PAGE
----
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Allergy and Asthma Lifestyle Tips

        Health | Allergy Basics

Cosmetic Allergies

The source of your allergies could be as plain as the nose on your face. Studies indicate that up to 10 percent of the population may have a reaction to a cosmetic during their lifetime. The average adult uses at least seven different skin-care products in a day, including fragrances, moisturizers, skin cleansers, hair-care items, deodorants, antiperspirants, and cosmetics.

Fragrances are the greatest offenders. There are more than 5,000 basic fragrances, encompassing far more than cologne or perfume. Countless skin care products, soaps, shampoos, lipsticks, sunscreens and lotions contain fragrance. Some people are sensitive to the fragrance chemical used in these various products. Others are sensitive to chemical preservatives in cosmetics (to keep skin care products from spoiling) as well as antioxidants, sunscreen ingredients and other inactive ingredients.

Fragrance-free products can be safely used by those with a fragrance allergy, but even products labeled "unscented" may not be allergen-free as they may contain a masking fragrance added to cover up the chemical smell. "There are very few truly preservative-free products," warns dermatologist Anthony F. Fransway, M.D., of Fort Myers, Fla. "Most cosmetic items have an aqueous base or compartment in which bacterial and fungal overgrowth and spoilage may occur. Once a preservative allergy is identified through specific testing, cosmetics free of the offending agent may be identified and used safely."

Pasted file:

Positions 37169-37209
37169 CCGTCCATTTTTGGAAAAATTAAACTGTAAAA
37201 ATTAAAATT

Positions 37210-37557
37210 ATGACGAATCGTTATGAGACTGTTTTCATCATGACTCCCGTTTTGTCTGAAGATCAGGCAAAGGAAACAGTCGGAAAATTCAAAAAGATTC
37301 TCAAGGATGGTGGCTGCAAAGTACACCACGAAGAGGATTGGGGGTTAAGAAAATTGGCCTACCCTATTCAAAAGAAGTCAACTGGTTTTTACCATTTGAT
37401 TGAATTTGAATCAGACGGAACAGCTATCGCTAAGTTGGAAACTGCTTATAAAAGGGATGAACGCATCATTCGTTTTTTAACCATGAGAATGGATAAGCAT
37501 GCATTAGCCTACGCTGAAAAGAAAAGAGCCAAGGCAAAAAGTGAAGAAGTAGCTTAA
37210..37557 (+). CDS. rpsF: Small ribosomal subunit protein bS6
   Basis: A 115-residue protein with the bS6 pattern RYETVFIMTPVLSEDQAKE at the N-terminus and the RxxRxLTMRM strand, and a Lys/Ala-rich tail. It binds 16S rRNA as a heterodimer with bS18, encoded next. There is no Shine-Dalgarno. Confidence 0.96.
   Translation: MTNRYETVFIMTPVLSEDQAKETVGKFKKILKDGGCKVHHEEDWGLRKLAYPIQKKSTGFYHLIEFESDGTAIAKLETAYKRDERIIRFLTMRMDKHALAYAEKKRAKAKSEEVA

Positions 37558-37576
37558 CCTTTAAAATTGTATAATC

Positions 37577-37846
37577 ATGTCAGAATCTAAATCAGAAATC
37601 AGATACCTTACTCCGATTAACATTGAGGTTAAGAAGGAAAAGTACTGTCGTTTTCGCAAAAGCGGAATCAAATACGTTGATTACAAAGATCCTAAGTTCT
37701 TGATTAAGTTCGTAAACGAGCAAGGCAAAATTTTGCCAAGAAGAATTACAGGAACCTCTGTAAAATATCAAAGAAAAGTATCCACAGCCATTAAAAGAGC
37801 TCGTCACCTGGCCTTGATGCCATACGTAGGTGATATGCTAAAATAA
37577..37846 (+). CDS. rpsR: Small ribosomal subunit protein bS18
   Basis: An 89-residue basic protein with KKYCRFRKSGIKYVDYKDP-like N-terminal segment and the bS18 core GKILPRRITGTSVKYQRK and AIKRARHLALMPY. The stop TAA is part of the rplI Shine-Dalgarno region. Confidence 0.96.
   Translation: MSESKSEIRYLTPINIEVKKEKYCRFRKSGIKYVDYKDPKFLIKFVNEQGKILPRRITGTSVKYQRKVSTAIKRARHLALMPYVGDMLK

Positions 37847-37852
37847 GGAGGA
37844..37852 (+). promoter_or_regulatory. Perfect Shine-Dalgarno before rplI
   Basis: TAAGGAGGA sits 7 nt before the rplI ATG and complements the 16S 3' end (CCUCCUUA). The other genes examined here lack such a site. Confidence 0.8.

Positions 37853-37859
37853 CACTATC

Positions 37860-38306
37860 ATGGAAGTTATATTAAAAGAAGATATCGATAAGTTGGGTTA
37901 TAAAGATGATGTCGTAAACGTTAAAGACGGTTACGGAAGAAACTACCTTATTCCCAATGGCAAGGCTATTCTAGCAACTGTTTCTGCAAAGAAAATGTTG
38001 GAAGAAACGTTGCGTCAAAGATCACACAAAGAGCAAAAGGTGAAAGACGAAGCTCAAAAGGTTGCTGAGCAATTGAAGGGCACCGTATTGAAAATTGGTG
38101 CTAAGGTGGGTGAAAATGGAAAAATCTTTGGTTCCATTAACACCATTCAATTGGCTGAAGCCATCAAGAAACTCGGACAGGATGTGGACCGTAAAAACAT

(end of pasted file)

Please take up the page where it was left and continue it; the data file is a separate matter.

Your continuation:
The face, lips, eyes, ears, and neck are the most common locations for cosmetic allergy. Additionally, hands can be affected by moisturizers or nail products. Adverse reactions include irritant contact dermatitis, which produces burning, stinging, itching and redness. The most common skin irritants are bath soaps, detergents, antiperspirants, astringents, eye makeup, moisturizers, permanent hair solutions and shampoos.

Dermatologists recommend that people who experience allergic contact dermatitis follow these steps and consult a dermatologist for specific patch testing once the skin reaction is clear:

  • For clothing care, double rinse all detergents and avoid all fabric softeners.
  • Try to wear pure, untreated cotton.
  • Avoid permanent press or cotton blends. Silk and polyester are acceptable.
  • Wash all new clothing items five times before wearing.
  • Use only fragrance-free soaps, body cleansers, shampoos and conditioners.
  • Avoid all perfumes, colognes, and after-shaves.
  • Do not use any fingernail care products or hair spray.